Mothering Forums

Mothering Forums (http://www.mothering.com/forum/)
-   Special Needs Parenting (http://www.mothering.com/forum/157-special-needs-parenting/)
-   -   Inter-uterine stroke / microcephaly (http://www.mothering.com/forum/157-special-needs-parenting/1015503-inter-uterine-stroke-microcephaly.html)

mama kate 12-21-2008 01:56 AM

Any Mamas have experiences with one or both of these?? Our littlest foster babe had 2 strokes in utero thanks to bio moms drug habits. Both in his frontal lobe. He was born @6.5 weeks early as well & has a dx of microcephaly (though he "looks" proportionate) - He's bitty but all measurements - height , weight, head - have steadily grown.

He is a little tight on his left side - mainly his arm/hand and slightly in his leg.

He starts PT/OT next week (2x each 30 min each session)

He seems to be hitting age appropriate milestones - "talking to us" reaching & now grabbing ahold of toys, looking at himself in the mirror, great eye contact.

He sees neuro again in Feb and as well as he will be having an mri to evaluate the strokes.

Not sure what I'm looking for.......... probably just hope for him that there is a possibility that we are just looking some issues with his hand. Maybe a reality check that he may need life long care that DH & I cant provide him.

we are STRONGLY considering adopting him but due to the fact that we are already going to be responsible for my 7 special needs siblings when something happens to my mom we dont feel we can fairly commit if there are life long major needs......... but at the same ime I dont know if I;ll be able to let him go even if there are going to be major issues........

Satori 12-21-2008 02:09 AM

Honestly its just to early to tell. The MRI might give you an idea of how much brain damage occurred but these little guys can really rebound. It sounds like he's got mild CP which while requires some help isn't that big of a deal imo, I would be more worried about the microcephaly to be honest since that's usually associated with significant mental delays which could mean a lot of work for you in later years.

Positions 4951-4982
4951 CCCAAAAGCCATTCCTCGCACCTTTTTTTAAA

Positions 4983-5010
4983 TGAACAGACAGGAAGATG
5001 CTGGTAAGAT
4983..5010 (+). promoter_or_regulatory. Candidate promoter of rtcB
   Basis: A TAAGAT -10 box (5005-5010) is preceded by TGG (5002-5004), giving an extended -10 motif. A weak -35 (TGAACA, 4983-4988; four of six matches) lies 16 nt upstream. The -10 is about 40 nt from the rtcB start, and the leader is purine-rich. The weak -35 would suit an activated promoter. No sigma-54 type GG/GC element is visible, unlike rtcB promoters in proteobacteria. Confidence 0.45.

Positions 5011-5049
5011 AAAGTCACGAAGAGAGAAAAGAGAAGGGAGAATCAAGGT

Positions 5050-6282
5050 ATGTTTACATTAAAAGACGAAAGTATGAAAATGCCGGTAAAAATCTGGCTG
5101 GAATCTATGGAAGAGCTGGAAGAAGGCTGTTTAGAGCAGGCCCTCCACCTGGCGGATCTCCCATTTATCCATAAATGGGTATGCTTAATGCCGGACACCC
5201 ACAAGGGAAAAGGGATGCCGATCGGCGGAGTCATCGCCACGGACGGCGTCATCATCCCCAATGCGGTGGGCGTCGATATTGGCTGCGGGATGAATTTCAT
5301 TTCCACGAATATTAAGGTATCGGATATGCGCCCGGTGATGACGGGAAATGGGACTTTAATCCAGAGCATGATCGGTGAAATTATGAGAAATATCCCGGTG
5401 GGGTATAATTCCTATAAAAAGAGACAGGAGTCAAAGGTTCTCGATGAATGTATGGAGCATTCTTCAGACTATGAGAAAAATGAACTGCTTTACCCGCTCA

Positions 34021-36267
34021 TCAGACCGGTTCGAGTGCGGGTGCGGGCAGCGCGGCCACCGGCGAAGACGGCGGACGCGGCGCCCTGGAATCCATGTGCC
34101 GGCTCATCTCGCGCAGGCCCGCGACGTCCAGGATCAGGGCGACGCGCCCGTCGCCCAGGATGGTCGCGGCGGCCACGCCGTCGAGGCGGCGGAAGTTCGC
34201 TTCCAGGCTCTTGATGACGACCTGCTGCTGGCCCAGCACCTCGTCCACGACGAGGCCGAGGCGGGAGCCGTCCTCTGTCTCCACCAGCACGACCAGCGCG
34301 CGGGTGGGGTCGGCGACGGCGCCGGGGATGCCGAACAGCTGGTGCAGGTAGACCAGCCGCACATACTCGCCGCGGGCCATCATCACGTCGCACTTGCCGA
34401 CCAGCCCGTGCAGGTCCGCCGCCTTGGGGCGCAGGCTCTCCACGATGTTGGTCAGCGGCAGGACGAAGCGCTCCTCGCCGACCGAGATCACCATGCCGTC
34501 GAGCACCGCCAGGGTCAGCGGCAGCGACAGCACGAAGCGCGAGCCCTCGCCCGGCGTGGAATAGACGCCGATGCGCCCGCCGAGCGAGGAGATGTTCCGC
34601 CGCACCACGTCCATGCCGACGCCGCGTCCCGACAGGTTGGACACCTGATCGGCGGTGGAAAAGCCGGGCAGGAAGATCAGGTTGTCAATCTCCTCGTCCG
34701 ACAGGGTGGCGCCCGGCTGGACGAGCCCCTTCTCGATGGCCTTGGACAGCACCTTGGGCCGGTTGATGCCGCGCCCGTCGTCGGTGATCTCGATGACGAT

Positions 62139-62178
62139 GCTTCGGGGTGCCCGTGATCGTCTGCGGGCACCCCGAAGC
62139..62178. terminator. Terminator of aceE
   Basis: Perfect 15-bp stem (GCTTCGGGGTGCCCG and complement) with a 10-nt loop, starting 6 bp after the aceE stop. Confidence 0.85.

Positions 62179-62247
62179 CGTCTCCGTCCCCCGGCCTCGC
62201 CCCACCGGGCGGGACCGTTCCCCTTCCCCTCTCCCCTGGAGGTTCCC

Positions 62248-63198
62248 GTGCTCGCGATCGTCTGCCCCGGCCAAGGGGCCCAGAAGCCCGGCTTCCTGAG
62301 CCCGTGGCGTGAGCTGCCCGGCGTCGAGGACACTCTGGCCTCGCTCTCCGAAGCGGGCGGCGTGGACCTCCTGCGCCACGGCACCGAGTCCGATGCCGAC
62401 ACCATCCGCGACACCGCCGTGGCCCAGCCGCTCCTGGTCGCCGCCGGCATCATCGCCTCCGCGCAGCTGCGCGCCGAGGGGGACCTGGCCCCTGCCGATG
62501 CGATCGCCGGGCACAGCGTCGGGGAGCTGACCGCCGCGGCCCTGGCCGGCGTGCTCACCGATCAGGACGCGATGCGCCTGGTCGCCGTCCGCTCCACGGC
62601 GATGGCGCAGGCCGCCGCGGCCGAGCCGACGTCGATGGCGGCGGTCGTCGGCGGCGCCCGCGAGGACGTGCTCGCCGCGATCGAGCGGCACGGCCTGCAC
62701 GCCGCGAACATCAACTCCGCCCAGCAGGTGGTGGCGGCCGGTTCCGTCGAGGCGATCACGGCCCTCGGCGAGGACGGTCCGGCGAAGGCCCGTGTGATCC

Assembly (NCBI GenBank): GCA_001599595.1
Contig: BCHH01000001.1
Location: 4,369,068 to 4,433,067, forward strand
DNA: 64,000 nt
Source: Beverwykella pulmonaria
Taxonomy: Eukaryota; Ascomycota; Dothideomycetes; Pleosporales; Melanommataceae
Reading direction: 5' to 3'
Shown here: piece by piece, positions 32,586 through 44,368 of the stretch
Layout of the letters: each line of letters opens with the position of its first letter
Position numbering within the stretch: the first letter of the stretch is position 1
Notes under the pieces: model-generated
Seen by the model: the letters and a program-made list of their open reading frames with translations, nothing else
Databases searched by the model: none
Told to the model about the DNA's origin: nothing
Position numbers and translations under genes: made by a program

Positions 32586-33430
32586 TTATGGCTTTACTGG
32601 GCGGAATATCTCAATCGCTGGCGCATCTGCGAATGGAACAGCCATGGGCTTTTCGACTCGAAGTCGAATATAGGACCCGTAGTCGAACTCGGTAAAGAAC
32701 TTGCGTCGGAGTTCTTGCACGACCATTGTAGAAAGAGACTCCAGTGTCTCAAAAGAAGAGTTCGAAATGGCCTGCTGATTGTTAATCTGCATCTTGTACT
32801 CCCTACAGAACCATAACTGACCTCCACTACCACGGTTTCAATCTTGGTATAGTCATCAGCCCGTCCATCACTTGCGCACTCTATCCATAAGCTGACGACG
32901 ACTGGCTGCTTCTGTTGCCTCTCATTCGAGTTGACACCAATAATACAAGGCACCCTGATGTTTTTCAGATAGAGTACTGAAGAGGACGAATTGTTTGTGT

mama kate 12-21-2008 02:20 AM

Thanks Satori - The microcephaly has been more of a concern to me already since I seem to have had a hard time locating any info on children being "normal" (whatever that is ) functioning with it. I just am trying to keep it all in prospective and unfortunately this is a decision that while it requires both head & heart - I need to let my head lead the way............. Hopefully cps will let us get closer to his first birthday to make the adoption decision since legally he is free for us to finalize his adoption the first of march since he has been with us so long....

HarperRose 12-21-2008 03:57 AM

Awww. I just read your post to my dh. We both said, "That poor little bear!" (Our youngest is 13 mos.) Strokes at such a young age... I can't even imagine.

I couldn't read and not respond.

I wish I knew.

If it's any consolation (it may not be, I know), I was dx'd at 14 yrs old w/ cortical and central atrophy of the brain. I'm doing ok, save for some migraines. My brain is smaller than "normal." (Should add that I need follow-up MRI's, but there it is.)

mama kate 12-21-2008 04:54 AM

Thanks Mama! I appreciate the kindness for him. He is such a sweet baby boy.

PikkuMyy 12-21-2008 04:40 PM

Kudos to your mom for parenting so many children with special needs, and to you for being responsible for them if something happens to her!

I don't know anything about microcephaly, I just wanted to say that.

bamamom 12-21-2008 05:55 PM

Wow!

I've never met another kid with the same issues as my own son!

He had IU Stroke(s), with resulting damage in right front parietal lobe. (I am not a drug user, btw. I had 2 serious illnesses w/in the first 14 weeks of pregnancy, and that *may* have been the cause of his strokes, but we'll never know ). He also has Microcephaly.

Here's what I can tell you. ...

we didnt discover the strokes til we had an MRI done of his brain at 2.5 yrs. Suddenly we find out he has a hole in his brain. Our neuro was shocked. The type of injury we have in the R.P lobe deals with vision, not motor skills. So we're watching his vision. When he's older, a neuropsychologist will test his vision with a special program to see if there's any deep problem like depth perception, etc. Until then, he wears glasses witha bit of farsightedness correction.

As for delays, he was VERY delayed as a baby. He has major GI issues that dont seem to be related to the Micro/strokes, and he also has a chromosomal abnormality.